The development and routine use of these assays has advanced with the production of more uniform latex particles, the ability to conjugate hapten (or antibodies) to particles, and a greater knowledge of the chemistry of the particle surface as well as the antigen-antibody reaction.

In 1961 Oreskes and Singer characterized the binding of human [gamma]-globulins (hGG) to polystyrene latex particles [6]. (3) They proposed that the mechanism of agglutination of hGG-coated particles in certain serological assays for macroglobulins could be due to either cross-linking by multivalent globulins or destabilization of the particle colloidal suspensions upon binding of globulins to hGG on particle surfaces. Later Singer et al. [7] and von Schulthess et al. [8] investigated an assay in which antibody-modified particles were agglutinated by a protein to which the antibody was directed. These workers developed mathematical descriptions of a proposed bridging mechanism and showed agreement of observed behavior with their theories.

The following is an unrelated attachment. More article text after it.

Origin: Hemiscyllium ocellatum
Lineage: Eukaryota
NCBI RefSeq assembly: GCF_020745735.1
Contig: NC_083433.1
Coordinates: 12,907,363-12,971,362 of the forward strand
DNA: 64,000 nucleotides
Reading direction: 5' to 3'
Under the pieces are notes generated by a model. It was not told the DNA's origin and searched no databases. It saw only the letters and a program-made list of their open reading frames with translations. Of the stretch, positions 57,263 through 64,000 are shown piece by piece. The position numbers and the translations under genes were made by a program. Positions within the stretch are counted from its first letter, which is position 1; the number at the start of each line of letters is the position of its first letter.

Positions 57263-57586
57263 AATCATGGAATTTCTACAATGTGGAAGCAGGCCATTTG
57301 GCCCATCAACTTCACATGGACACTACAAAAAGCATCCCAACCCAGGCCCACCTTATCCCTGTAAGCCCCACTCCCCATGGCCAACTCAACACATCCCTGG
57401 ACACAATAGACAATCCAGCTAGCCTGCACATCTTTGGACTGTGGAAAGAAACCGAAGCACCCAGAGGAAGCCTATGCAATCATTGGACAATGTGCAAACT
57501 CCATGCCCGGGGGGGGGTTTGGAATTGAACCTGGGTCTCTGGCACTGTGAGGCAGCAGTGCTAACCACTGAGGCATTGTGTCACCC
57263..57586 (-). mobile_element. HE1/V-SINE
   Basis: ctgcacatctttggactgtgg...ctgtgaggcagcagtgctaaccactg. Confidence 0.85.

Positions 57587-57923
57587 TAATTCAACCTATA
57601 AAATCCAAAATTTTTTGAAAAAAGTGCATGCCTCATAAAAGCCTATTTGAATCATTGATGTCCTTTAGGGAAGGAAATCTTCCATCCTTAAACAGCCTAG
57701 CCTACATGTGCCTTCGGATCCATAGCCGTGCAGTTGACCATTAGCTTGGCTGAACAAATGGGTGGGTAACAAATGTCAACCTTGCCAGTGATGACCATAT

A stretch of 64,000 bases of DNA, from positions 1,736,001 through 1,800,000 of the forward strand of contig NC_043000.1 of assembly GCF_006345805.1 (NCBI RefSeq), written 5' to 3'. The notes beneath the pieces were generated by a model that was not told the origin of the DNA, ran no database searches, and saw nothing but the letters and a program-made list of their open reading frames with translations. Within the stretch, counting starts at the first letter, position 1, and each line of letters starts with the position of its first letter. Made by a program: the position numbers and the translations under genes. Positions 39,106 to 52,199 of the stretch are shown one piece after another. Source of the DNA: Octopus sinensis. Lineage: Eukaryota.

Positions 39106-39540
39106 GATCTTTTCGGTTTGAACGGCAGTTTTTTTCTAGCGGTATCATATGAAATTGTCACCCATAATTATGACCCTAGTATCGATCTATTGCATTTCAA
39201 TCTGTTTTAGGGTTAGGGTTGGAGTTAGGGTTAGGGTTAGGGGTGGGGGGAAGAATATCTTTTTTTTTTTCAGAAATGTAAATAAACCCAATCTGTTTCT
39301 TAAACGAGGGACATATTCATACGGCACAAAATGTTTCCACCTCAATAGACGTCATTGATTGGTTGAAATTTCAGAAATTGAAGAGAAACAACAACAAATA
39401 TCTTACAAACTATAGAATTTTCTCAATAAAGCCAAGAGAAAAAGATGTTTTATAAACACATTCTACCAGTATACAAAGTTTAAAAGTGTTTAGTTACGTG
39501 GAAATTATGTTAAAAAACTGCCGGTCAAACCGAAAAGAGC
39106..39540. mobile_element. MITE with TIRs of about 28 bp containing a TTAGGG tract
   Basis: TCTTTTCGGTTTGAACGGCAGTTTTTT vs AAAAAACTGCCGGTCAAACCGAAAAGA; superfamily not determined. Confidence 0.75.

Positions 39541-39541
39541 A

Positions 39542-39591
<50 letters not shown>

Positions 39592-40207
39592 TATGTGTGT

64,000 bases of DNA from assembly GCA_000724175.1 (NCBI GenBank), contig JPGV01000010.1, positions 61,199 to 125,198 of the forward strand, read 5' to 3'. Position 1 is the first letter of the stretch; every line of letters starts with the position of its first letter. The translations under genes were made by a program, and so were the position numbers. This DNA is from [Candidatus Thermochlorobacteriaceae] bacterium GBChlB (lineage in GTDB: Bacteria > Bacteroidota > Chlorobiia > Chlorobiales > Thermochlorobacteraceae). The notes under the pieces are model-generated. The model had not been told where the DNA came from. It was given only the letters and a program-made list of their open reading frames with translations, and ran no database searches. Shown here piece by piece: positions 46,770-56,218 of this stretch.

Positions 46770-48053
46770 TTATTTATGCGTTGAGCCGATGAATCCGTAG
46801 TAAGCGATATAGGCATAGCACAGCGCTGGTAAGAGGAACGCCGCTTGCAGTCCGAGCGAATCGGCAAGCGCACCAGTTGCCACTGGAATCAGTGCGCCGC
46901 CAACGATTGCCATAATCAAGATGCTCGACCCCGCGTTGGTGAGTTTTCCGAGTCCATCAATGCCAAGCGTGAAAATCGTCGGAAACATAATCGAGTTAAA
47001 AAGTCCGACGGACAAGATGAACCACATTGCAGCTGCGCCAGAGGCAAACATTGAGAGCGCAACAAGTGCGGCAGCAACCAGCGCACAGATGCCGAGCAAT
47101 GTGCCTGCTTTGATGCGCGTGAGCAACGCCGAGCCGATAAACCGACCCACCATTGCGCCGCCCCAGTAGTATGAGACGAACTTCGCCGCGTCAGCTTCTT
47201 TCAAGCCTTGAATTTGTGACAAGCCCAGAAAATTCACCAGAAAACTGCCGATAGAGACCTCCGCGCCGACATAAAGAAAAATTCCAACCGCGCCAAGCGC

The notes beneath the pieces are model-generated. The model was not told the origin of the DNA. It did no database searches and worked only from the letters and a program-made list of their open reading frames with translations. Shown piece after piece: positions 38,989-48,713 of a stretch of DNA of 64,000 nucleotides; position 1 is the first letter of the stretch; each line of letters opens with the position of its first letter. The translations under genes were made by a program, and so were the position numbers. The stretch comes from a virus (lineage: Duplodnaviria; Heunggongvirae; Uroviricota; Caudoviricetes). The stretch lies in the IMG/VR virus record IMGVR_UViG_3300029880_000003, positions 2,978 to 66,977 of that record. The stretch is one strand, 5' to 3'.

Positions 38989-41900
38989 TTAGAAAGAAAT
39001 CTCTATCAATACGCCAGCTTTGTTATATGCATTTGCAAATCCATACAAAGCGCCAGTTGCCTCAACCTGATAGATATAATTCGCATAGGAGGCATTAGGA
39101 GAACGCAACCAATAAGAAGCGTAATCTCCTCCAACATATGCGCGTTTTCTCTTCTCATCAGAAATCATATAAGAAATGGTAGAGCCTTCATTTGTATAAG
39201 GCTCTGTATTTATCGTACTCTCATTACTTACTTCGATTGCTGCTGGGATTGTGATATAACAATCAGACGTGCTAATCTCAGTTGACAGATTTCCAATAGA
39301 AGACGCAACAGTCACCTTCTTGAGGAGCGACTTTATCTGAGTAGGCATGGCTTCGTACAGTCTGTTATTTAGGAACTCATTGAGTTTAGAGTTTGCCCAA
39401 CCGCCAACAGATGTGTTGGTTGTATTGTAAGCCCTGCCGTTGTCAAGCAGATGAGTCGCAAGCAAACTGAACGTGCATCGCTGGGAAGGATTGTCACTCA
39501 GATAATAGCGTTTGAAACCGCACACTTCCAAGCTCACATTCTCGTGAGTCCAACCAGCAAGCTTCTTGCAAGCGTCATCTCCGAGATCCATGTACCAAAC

A colloidal suspension of latex particles is maintained predominantly by electrostatic repulsion between highly charged surfaces [9,10]. Many workers have studied influences of protein adsorption, pH, ionic strength, and detergents on the stability and surface charge of latex particles [9-12]. Reduction of the surface charge or zeta potential induces aggregation, and this can be achieved by increasing ionic strength, increasing protein concentration, and decreasing detergent concentration. Thus, to develop viable diagnostic assays with latex particles, paying careful attention to factors altering colloidal stability is essential.